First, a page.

I believe our personality and emotional development, both healthy and unhealthy, develop from the interaction between what we instinctually need and whether the environment’s we live in, and especially the significant people in our lives, are able to respond to us in an attuned, or at least “good enough” (Winnicott, 1965) manner.
From the very beginning, our lives revolve around intimate attachments to significant others, with our first relationships being a key context for our development. As infants, our very survival depends upon us bonding/attaching to our primary carers, usually but not always our parents, and we adapt ourselves to maintain this physical proximity, making sure that our various instinctual needs such as food and protection are met. The quality of these early experiences shapes our expectations of future interactions.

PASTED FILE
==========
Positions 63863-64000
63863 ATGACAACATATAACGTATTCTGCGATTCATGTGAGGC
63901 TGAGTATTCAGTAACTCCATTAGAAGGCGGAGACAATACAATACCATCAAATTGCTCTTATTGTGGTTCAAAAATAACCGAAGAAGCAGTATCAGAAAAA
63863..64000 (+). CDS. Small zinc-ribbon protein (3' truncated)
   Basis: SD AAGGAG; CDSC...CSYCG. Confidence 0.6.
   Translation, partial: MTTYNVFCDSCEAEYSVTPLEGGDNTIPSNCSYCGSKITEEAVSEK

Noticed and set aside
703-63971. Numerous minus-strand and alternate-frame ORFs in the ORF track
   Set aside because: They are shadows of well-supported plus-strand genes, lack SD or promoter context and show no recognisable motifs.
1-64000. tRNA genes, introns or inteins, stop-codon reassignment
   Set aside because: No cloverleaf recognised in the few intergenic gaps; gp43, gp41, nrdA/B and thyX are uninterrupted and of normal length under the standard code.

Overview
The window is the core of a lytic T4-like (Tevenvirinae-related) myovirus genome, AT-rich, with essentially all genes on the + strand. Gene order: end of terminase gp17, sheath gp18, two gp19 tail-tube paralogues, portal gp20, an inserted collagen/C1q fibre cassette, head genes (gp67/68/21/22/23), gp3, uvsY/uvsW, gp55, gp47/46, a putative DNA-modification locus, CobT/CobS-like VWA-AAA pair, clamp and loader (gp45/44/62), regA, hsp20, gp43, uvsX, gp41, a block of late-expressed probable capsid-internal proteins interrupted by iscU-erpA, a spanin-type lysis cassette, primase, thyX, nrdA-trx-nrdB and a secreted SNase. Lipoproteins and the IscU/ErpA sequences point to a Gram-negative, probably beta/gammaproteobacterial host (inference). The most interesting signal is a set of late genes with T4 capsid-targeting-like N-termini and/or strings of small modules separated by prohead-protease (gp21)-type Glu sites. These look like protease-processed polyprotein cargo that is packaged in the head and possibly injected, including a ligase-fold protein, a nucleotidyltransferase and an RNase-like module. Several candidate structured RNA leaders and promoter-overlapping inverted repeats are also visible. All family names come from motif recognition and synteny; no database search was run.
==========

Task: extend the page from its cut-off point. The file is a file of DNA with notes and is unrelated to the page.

When our needs are not met we may try to control our environment - think of the infant crying for food. This may only be partly successful, depending upon a range of factors such as the availability of our carers, for example. If we can't control and change our environments response to us, then instead we will adapt ourselves to the demands of our environment: “If parents cannot adapt themselves to the changing needs of their developing child, then the child will adapt itself to what is available to maintain the required ties (Stolorow et al., 1987: 90).